Rachel Marsden

For example, Romney says he has a revenue-neutral tax cut plan yet can't explain the math. But he also says it's never been tried before, and he seems excited about it. We also know that Romney has a business background, so, hey, maybe he has the secret sauce and should be given the benefit of the doubt. Obama supporters, meanwhile, didn't see a listless president thoroughly lacking in the kind of passion and energy required to overcome the economic quicksand into which the nation has been sinking -- but rather someone who was just being "polite."

Particularly in the first 30 minutes of the debate, these two peacocks preened and postured while attempting to woo voters with a language that sounded like something that would result from a tax policy manual mating with a focus group report.

Many viewers were either asleep or lost until Romney mentioned a "Sesame Street" character. Suddenly, social media went nuts with people Photoshopping Big Bird and his friends under bumper sticker sayings like "Occupy Sesame Street!"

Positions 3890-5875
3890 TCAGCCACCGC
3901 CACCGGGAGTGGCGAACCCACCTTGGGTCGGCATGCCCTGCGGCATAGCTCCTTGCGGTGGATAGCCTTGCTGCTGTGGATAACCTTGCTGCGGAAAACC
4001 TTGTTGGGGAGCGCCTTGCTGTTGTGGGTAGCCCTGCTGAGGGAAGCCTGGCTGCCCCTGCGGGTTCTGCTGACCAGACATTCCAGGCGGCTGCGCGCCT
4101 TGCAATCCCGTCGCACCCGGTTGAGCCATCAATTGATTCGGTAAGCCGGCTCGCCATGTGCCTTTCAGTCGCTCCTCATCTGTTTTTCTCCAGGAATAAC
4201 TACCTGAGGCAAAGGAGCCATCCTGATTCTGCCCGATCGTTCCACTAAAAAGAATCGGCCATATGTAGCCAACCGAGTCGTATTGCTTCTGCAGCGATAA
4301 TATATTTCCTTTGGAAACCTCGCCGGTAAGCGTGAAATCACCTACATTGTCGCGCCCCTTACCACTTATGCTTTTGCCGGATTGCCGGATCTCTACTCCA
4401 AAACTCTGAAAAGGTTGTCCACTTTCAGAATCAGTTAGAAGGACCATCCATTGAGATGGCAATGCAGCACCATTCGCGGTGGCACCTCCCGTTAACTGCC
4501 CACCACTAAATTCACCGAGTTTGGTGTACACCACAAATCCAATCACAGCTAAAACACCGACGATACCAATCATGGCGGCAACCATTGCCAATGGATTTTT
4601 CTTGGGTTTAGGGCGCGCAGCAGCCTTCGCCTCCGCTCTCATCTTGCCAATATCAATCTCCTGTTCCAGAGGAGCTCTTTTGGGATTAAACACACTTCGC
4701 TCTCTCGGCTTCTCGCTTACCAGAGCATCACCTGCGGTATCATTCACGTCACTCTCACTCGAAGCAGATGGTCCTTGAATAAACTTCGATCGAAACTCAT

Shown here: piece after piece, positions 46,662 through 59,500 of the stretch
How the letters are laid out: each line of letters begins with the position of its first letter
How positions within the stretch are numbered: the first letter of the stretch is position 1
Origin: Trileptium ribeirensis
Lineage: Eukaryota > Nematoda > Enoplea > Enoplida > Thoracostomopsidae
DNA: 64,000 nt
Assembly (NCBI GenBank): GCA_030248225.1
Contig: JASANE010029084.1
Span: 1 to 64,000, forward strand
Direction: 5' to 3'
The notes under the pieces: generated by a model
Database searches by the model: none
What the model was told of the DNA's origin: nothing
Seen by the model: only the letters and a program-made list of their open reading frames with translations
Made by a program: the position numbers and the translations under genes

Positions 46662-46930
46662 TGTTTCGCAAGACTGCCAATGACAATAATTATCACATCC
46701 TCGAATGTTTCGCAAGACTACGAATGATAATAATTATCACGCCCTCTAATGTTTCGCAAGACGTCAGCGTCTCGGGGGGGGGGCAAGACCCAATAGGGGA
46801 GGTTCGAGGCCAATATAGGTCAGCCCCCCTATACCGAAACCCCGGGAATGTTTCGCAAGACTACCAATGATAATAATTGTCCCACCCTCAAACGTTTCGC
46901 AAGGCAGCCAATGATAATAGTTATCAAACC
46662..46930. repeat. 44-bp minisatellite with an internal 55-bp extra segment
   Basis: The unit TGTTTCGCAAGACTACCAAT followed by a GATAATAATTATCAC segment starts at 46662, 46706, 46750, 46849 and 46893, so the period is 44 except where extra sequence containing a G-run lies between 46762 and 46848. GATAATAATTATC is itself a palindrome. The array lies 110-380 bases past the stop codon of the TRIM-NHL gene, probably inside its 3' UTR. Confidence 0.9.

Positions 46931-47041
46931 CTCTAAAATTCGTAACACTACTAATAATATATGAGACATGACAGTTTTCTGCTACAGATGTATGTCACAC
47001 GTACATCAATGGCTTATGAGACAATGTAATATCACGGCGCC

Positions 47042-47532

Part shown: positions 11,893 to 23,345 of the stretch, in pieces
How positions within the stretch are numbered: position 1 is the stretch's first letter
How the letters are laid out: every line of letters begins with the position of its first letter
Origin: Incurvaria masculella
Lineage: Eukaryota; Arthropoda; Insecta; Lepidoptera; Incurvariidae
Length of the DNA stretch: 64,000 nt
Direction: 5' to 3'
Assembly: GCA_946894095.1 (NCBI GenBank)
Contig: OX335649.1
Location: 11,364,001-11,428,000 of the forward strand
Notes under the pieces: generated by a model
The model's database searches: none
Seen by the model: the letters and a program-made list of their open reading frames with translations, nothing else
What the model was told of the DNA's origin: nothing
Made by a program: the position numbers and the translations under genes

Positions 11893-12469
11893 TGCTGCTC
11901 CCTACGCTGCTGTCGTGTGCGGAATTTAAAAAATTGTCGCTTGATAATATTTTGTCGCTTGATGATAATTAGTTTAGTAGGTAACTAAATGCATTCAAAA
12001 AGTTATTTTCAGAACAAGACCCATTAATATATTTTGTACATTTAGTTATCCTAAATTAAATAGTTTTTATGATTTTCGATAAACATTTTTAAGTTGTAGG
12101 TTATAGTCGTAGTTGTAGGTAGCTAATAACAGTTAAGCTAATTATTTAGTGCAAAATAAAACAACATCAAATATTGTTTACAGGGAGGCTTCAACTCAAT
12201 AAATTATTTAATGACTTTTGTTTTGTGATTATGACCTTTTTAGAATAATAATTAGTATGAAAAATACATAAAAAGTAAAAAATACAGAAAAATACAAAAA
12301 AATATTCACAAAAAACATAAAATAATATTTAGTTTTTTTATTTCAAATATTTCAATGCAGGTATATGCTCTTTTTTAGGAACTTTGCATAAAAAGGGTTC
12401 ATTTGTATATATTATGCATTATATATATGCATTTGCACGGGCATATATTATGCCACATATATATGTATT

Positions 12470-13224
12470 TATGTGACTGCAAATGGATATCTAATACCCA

Perhaps in the next debate every critical point can be made with a pop-culture reference. Immigration policy can have a Justin Bieber hook. Foreign policy can be linked to George Clooney. Any issues touching the American family can be channeled through discussion of TLC's "Here Comes Honey Boo Boo."

Critical thinkers are going to have to dig on their own to get real answers anyway. So for the rest of us, the process may as well be entertaining.

Rachel Marsden

Rachel Marsden is a columnist with Human Events Magazine, and Editor-In-Chief of GrandCentralPolitical News Syndicate.
 
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